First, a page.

Appeal by plaintiff from the Superior Court of Cook county;
the Hon. WALTER R. O'MALLEY, Judge, presiding. Heard in the
second division of this court for the first district at the
October term, 1952. Judgment affirmed. Opinion filed September
29, 1953. Released for publication November 12, 1953.
MR. JUSTICE TUOHY DELIVERED THE OPINION OF THE COURT.
Plaintiff, Jennie Hayes, brought suit against her employer, Marshall Field and Company, and a fellow employee, Doctor Leonard Mulder, for damages occasioned by injury from a dust particle which lodged in her eye and aggravated by Mulder in attempting to remove the same. From an order dismissing the complaint on the ground that plaintiff's common-law right of action was superseded by the Illinois Workmen's Compensation Act, plaintiff appeals.
The material facts, set forth in the complaint and the affidavits pro and con on the motions to dismiss the complaint, establish that on December 20, 1949, plaintiff was employed by defendant Marshall Field and Company as a clerk in a basement floor department; that defendant Dr. Leonard Mulder was employed by Marshall Field and Company as a staff physician in its medical department located in the store receiving an hourly rate compensation, and his duties consisted of rendering first aid medical services to injured employees of the company; that while plaintiff was at work upon the premises she passed a woman in a janitress' outfit who was waving a duster over her head, and shortly afterwards plaintiff felt something in her eye; that she was directed to Dr. Mulder's office for treatment; that Mulder started to explore her right eye with a metal instrument "when I suddenly felt something pierce my eye"; that as a result she lost the sight of the eye.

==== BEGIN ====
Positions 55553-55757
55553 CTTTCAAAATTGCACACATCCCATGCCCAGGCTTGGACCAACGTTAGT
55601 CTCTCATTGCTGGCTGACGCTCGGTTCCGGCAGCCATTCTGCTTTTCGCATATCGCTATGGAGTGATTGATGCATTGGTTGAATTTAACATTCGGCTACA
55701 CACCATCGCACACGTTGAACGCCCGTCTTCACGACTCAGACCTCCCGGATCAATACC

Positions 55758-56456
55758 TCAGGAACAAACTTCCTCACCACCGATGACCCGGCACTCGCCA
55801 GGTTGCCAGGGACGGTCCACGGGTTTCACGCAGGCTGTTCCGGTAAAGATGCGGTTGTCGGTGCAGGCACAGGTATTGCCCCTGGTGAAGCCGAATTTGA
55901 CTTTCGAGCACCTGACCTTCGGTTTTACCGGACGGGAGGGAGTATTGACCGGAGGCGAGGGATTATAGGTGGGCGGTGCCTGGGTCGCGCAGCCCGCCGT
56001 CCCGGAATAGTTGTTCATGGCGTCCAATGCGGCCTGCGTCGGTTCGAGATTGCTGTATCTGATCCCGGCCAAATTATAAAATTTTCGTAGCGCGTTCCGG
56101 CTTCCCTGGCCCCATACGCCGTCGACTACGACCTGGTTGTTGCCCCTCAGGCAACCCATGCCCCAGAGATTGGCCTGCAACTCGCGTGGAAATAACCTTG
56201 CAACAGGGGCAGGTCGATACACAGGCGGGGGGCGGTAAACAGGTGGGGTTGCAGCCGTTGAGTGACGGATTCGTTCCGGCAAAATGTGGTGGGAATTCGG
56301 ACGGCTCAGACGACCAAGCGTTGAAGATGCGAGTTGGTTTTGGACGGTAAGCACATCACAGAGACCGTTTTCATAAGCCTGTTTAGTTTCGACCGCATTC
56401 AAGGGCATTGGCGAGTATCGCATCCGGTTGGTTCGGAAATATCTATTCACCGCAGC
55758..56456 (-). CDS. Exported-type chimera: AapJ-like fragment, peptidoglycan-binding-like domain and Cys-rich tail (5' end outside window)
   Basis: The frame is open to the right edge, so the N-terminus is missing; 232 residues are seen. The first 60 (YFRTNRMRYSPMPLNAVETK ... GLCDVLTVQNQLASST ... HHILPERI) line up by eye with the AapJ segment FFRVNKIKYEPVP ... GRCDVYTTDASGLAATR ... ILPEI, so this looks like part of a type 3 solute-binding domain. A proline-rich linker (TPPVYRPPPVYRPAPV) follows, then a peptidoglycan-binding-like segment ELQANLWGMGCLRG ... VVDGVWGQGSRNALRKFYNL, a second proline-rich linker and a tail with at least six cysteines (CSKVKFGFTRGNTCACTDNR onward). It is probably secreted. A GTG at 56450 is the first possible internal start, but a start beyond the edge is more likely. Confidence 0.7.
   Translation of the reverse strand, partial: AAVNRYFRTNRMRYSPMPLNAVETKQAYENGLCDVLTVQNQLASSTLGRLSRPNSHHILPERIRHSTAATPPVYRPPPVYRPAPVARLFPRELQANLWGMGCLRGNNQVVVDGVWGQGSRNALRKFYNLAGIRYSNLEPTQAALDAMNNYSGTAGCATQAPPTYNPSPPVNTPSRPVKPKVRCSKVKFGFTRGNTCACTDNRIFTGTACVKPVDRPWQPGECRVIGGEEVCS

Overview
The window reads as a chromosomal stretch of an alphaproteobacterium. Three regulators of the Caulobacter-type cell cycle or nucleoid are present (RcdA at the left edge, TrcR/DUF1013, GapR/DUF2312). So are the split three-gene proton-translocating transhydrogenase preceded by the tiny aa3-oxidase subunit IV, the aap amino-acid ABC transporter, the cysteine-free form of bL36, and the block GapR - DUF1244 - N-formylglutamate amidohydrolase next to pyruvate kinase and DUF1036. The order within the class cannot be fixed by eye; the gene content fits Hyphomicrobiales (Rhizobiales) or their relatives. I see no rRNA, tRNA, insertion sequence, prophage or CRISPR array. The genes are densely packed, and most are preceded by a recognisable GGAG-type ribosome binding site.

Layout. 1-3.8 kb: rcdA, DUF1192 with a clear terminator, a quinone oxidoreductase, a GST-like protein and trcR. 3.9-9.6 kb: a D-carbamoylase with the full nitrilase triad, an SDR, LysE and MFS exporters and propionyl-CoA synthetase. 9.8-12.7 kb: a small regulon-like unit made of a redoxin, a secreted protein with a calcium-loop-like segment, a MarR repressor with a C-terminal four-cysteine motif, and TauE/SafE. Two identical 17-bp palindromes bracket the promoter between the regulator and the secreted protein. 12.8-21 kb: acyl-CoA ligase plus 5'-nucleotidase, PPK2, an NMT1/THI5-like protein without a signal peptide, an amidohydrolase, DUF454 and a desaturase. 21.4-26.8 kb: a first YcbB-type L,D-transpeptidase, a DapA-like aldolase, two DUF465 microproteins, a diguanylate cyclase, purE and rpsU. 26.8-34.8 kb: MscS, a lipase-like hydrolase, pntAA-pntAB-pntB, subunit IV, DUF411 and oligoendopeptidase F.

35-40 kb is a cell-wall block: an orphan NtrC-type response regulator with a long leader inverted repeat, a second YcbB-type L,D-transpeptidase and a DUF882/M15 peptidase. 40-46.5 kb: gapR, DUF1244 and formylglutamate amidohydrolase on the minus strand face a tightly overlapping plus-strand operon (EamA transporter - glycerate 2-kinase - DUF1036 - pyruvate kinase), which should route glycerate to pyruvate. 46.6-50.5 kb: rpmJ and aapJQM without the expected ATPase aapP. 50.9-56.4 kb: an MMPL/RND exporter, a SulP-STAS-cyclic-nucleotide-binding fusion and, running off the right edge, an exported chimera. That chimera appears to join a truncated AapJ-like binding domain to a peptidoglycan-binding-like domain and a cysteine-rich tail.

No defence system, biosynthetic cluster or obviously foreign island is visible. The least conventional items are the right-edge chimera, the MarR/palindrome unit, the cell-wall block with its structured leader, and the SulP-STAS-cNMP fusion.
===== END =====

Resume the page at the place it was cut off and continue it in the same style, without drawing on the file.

The motions to dismiss were sustained on the ground that plaintiff's injury resulted from an accident which arose out of and in the course of her employment by the defendant Marshall Field and Company and was barred by section 6 (now section 5) of the Workmen's Compensation Act (Ill. Rev. Stat. 1949, chap. 48, par. 143 [Jones Ill. Stats. Ann. 143.21; now Ill. Rev. Stats. 1951, ch. 48, § 138.5; Jones Ill. Stats. Ann. 143.68]), for the reason that plaintiff and both defendants were subject to and bound by said Act.
Plaintiff contends that, insofar as Marshall Field and Company is concerned, the injury is not compensable under the Workmen's Compensation Act for the reasons (1) that the dust particle which lodged in the eye was not caused as a result of any peculiar hazard of employment, and (2) that an injury received from medical treatment does not arise out of the course of employment and is not compensable under the Act.
Our Supreme Court in a number of cases involving similar facts has held that an injury such as the plaintiff received is compensable under the Workmen's Compensation Act of this State. In General Electric Co. v. Industrial Commission, 411 Ill. 401, the Supreme Court affirmed an award in favor of an employee for an eye injury where the evidence showed that the employee was cleaning the face of a drill press when a foreign object, the nature of which he did not know, struck him in the left eye; that on the following day it became painful and eventually it was necessary to surgically remove the eye. Although in that case the employee did not know the source of the particle which struck him, the award in favor of the employee was sustained. In City of Chicago v. Industrial Commission, 389 Ill. 592, claimant was employed as a license investigator. While proceeding about his duties he stubbed his toe in stepping up to a sidewalk and filed a claim. The Supreme Court in sustaining the claim said (p. 601):
"The rationale to be deduced from all the cases is that the risks of the street may, depending upon the circumstances, become risks of the employment. Where, therefore, the proof establishes that the work of the employee requires him to be on the street to perform the duties of his employment, the risks of the street become one of the risks of the employment, and an injury suffered on the street while performing his duty has a causal relation to his employment, authorizing an award under the Workmen's Compensation Act."